/The new economics of higher education

The new economics of higher education

That is my new Bloomberg column, written for a special feature and thus 2x the normal length.  Here is one excerpt:

The decisions of American families also will choke off out-of-state tuition revenue. Note that about three-quarters of America’s higher education sector, by enrollment, is state schools. The out-of-state tuition rate is the real cash cow of American higher education, and sometimes it can approach three times the in-state rate. Schools’ reliance on out-of-state revenue is going to take a big hit, as it was premised on a degree of individual geographic mobility that simply does not exist right now and may not be restored anytime soon.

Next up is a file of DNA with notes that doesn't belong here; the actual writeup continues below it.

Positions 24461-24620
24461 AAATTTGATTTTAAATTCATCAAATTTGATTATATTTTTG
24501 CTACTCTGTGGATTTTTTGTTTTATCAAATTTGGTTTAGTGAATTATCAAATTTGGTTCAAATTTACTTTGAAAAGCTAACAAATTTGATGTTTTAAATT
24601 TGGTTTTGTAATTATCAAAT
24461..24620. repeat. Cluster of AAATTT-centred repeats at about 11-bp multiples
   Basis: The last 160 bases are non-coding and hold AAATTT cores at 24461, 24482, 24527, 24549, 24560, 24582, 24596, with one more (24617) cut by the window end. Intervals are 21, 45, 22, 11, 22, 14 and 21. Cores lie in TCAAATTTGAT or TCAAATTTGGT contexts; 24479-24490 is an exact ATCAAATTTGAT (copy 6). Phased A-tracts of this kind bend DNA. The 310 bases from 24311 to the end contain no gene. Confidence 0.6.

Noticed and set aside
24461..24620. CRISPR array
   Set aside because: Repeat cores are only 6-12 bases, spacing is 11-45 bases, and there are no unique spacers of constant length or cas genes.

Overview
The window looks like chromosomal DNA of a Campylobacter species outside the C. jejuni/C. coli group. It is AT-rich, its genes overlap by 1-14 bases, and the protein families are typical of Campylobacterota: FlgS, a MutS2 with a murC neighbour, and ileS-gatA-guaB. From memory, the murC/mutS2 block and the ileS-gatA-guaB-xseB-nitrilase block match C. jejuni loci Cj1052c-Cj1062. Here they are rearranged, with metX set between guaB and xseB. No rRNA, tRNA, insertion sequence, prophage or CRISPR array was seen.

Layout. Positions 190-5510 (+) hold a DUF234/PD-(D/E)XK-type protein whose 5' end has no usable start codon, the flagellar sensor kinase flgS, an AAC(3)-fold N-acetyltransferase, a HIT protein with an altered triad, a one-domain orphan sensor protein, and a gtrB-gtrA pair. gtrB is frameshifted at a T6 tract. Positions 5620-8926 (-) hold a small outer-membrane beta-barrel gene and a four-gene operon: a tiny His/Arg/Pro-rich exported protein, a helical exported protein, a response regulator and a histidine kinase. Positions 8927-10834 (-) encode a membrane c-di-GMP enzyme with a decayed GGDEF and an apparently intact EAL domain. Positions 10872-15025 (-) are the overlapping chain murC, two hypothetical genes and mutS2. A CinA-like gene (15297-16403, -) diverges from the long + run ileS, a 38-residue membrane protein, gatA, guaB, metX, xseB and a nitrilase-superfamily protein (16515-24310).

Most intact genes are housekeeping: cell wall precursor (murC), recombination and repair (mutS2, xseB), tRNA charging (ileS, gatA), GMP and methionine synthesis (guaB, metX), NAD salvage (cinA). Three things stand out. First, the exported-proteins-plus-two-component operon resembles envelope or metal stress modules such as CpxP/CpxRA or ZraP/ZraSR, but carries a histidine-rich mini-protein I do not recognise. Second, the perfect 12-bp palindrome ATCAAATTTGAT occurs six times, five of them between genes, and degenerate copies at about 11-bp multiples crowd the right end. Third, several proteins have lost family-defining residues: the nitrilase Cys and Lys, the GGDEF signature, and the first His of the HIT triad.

I suspect many parents will, whether it is rational or not, prefer to keep their children closer to home.

The most vulnerable state schools will be those in underpopulated states and far from population centers. The University of Vermont, with about three-quarters out-of-state students, ought to worry…

Another problem will be the plummeting enrollment of foreign students, who typically are paying out-of-state tuition rates…

The University of Rochester, with about 27% foreign students, will find this adjustment especially difficult.

There is much more at the link, recommended.  One theme is that upper tier schools will stay in business, but by relaxing admissions standards and by cannibalizing students from lower-tier schools (I am curious to see how those students do in their newly found “promotions”).

p.s. Average is Over

p.p.s. “free college” is a really bad idea, worse than before.  State schools cannot at the moment survive the complete loss of tuition revenue.

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